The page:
The Albuquerque Journal's Winthrop Quigley reports this morning the death of Ferenc Szasz (usually pronounced "Frank Sazz"), a professor of intellectual and social history at UNM. I did not take a course from him in the early 1970s when I was at UNM, but he was one of the very few professors during those turbulent times that conservative and liberal students turned to for guidance on what were the legitimate possibilities, and limits, of dissent, given the traditions of our American creed. When the National Guard invades a campus and students get bayoneted even the crassest students realized we needed to turn to wisdom to better understand what was happening. Visually, he strode around campus with a rapid gait, often followed by three or four students asking questions after class, looking every bit the crazy professor until you looked at his face, which demanded the respect one accords an intellectual, steeped in history yet able to think for himself and make the past relevant.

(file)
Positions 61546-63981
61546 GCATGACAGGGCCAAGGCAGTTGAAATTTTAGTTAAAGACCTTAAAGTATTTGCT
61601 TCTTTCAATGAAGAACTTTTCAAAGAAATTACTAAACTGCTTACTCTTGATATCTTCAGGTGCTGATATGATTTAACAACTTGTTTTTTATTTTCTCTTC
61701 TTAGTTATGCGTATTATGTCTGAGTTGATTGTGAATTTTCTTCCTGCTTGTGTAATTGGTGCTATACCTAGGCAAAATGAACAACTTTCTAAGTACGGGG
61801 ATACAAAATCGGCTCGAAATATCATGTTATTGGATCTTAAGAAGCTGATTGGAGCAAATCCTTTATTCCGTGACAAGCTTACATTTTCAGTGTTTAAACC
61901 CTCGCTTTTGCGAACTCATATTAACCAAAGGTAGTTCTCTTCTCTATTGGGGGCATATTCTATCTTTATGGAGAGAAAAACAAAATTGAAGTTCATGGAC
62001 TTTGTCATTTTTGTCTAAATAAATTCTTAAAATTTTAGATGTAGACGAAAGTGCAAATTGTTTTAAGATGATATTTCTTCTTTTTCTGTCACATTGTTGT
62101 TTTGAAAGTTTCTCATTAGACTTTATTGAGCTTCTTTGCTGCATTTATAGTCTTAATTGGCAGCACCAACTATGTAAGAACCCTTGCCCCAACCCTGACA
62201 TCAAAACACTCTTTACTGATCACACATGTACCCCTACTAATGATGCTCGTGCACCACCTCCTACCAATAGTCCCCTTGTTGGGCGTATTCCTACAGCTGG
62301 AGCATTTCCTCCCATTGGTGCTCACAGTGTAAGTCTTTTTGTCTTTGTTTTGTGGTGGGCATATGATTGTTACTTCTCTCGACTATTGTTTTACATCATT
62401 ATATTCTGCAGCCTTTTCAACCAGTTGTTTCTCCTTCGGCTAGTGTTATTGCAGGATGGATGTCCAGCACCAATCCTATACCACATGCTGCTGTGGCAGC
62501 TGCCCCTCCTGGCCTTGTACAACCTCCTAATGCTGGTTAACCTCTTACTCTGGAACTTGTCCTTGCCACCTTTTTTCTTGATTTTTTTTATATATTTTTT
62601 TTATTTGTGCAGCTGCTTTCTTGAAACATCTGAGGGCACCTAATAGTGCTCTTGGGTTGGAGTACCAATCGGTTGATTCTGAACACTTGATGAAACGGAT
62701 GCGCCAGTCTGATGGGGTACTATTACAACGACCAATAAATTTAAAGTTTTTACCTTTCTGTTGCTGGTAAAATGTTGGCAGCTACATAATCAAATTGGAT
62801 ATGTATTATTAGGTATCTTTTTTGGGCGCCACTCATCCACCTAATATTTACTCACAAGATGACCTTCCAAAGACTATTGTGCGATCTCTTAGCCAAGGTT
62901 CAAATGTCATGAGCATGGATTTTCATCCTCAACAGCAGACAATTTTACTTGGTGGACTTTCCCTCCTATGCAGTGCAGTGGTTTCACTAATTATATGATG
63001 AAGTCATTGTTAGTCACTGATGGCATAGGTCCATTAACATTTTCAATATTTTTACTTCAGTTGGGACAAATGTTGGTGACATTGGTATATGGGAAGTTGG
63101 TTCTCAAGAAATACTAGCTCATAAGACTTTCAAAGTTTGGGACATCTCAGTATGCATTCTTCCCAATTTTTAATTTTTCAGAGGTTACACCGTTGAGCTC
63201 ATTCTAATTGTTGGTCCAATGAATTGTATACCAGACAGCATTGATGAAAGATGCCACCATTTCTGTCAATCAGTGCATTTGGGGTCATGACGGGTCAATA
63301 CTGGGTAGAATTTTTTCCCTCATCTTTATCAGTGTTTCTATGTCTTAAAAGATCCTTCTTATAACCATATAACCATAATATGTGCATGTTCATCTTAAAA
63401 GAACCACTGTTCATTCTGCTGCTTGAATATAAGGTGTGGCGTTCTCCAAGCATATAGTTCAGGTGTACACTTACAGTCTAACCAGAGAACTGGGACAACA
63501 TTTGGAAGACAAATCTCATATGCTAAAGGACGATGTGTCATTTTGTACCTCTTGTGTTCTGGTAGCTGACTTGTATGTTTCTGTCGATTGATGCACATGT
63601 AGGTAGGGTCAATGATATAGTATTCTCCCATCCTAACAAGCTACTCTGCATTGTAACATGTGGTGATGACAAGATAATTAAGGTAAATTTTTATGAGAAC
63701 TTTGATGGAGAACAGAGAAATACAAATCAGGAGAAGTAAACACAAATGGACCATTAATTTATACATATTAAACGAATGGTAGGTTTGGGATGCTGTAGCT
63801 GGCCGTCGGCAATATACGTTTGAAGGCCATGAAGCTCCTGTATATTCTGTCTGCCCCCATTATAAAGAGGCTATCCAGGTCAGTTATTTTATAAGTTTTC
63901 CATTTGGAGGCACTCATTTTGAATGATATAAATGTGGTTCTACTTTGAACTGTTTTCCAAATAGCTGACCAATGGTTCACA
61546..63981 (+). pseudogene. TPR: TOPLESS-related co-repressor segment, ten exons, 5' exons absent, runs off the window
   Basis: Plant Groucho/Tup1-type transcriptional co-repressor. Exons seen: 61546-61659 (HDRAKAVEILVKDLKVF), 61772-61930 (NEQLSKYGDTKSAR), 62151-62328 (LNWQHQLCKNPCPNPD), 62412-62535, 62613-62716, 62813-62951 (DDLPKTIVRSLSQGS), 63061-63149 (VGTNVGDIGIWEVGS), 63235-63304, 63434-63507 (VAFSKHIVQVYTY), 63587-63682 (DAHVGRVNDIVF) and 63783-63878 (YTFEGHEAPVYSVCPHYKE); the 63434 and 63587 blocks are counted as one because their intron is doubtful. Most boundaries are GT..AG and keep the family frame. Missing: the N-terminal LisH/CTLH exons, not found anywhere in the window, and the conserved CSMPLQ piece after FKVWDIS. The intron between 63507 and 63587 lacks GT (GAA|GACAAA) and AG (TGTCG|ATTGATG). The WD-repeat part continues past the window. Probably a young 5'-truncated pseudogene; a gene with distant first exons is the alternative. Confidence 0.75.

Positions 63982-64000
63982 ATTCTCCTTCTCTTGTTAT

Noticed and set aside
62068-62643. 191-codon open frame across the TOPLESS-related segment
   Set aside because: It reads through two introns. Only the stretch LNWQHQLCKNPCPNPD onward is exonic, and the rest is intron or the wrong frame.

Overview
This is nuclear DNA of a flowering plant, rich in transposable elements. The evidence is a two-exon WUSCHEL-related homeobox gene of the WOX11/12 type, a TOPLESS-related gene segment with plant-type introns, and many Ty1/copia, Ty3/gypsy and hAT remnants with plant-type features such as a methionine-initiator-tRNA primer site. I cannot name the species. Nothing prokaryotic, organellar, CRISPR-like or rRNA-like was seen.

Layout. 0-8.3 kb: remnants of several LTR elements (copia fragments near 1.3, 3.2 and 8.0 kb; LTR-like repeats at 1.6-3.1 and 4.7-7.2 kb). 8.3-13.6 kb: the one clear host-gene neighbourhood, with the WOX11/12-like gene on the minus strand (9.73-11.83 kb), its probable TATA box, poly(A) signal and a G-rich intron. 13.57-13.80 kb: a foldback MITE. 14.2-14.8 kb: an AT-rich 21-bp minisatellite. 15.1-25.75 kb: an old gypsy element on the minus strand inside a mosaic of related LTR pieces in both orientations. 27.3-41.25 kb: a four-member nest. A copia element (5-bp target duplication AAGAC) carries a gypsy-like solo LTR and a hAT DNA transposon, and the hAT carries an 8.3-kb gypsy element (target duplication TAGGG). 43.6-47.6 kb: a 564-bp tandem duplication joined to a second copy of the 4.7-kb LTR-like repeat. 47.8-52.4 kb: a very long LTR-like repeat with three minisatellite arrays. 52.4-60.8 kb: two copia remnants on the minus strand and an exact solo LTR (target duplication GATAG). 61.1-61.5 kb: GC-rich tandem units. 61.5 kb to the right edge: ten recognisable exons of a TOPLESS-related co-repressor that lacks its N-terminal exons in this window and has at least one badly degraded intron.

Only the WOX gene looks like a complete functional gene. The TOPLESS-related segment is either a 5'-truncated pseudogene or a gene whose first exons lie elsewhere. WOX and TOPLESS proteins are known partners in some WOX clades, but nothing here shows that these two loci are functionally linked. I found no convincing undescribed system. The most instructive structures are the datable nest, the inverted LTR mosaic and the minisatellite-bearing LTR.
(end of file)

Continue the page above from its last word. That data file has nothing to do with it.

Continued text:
My understanding of Northern New Mexico was greatly enhanced when I read a chapter he had written in a book edited by Richard Etulain about fifteen years ago. Szasz correctly identifies a new culture that invaded Northern New Mexico during the 1940s and has been there ever since: the scientific culture spearheaded by the Los Alamos labs. He walks you through changes in the political economy of the North after that, caused by the relatively high salaries earned by Los Alamos workers, who had enough money to buy folkloric art from Hispanic and Native American artisans, and whose purchases created a growing demand which ended up with Santa Fe chic. Cultural interaction between the scientists and locals thus created several feedback loops and had a much stronger effect on the original native cultures than one would have suspected.